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Urban Food Farming in Sri Lanka – Backstop to a National Economic Crisis

Touch the Soil News #1952 (Feature Photo  – Urban Farming at the Town Hall in Colombo, Sri Lanka – (Photo courtesy of International Water Management Institute)

Sri Lanka is an island Nation of over 22 million people in the Indian Ocean.  About 35 miles from India, this nation recently experienced a dramatic economic crisis in the aftermath of the now infamous supply chain kinks – threating many lives. The nation went from 9 percent food insecurity to 32 percent food insecurity in 2022.

Facing multiple economic challenges from a depreciated currency, supply chain kinks and problems with its mainstream agricultural production, the nation is turning to urban agriculture.  In the city of Colombo, the nation’s executive and judicial Capitol, Sri Lanka leaders are acting.  They are encouraging schools and residents to cultivate every inch of unused bare land, home gardens, balconies and rooftops to fight back against food insecurity.  To inspire the public forward, the government turned the land in front of the Town Hall into urban farming.  You can read the full story here:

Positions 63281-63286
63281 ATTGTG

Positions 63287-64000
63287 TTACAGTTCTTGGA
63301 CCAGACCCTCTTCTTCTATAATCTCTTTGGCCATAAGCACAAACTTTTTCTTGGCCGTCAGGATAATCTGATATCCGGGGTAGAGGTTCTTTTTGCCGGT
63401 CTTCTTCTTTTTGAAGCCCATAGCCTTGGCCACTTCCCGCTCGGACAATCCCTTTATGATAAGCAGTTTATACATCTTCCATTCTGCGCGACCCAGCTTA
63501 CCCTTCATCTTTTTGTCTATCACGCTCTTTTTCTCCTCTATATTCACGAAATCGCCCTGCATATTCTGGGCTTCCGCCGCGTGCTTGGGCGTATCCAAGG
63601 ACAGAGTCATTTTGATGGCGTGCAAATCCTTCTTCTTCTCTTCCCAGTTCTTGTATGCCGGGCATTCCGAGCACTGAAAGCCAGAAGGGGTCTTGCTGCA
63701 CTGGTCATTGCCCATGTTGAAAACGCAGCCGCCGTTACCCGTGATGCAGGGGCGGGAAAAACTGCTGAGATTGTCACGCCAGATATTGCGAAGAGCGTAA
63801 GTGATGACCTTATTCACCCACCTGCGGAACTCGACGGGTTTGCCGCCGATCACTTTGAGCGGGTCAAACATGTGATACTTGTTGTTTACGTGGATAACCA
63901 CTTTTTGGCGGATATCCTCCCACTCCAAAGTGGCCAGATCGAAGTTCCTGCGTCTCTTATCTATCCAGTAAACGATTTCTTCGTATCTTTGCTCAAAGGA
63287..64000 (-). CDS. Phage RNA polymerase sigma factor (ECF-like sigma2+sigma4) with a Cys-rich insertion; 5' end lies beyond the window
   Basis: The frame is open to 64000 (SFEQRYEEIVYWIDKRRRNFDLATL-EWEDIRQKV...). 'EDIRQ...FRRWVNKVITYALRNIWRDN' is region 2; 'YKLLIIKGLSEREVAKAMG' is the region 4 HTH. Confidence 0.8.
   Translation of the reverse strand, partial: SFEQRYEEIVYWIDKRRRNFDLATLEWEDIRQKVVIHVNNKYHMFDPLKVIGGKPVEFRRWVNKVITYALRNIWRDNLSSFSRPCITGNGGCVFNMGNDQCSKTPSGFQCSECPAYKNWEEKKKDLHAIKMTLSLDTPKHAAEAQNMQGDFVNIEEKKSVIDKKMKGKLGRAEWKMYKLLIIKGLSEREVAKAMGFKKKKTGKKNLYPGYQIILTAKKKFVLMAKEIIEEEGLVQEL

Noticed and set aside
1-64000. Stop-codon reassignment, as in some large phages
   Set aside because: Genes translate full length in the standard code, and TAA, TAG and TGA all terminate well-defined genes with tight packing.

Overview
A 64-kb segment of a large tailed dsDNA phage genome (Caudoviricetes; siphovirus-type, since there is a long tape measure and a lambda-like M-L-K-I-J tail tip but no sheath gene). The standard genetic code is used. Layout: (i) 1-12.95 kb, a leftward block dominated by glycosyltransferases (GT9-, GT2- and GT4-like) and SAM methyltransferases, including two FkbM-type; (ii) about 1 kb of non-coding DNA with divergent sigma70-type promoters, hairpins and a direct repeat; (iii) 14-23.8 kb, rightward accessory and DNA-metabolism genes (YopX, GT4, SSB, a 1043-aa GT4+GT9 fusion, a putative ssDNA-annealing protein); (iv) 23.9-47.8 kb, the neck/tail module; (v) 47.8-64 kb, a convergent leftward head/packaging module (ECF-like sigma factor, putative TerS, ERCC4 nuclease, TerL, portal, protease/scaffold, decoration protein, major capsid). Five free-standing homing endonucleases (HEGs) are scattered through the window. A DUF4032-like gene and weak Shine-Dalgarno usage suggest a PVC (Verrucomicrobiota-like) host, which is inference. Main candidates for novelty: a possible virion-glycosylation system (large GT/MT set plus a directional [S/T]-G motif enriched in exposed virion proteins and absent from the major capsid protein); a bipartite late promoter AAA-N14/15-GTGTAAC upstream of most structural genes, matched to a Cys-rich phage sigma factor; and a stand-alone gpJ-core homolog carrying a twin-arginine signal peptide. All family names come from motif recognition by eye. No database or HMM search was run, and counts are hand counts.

One must ask the question: Should governments (including local) of larger nations develop their urban farming infrastructures in the light of the predictable economic volatilities?  Since 1797, the American economy has experienced a recession, depression, financial panic or crises on an average of once every five years.  Yes, our resilient nation survives, but it could avoid a lot of pain and discomfort.

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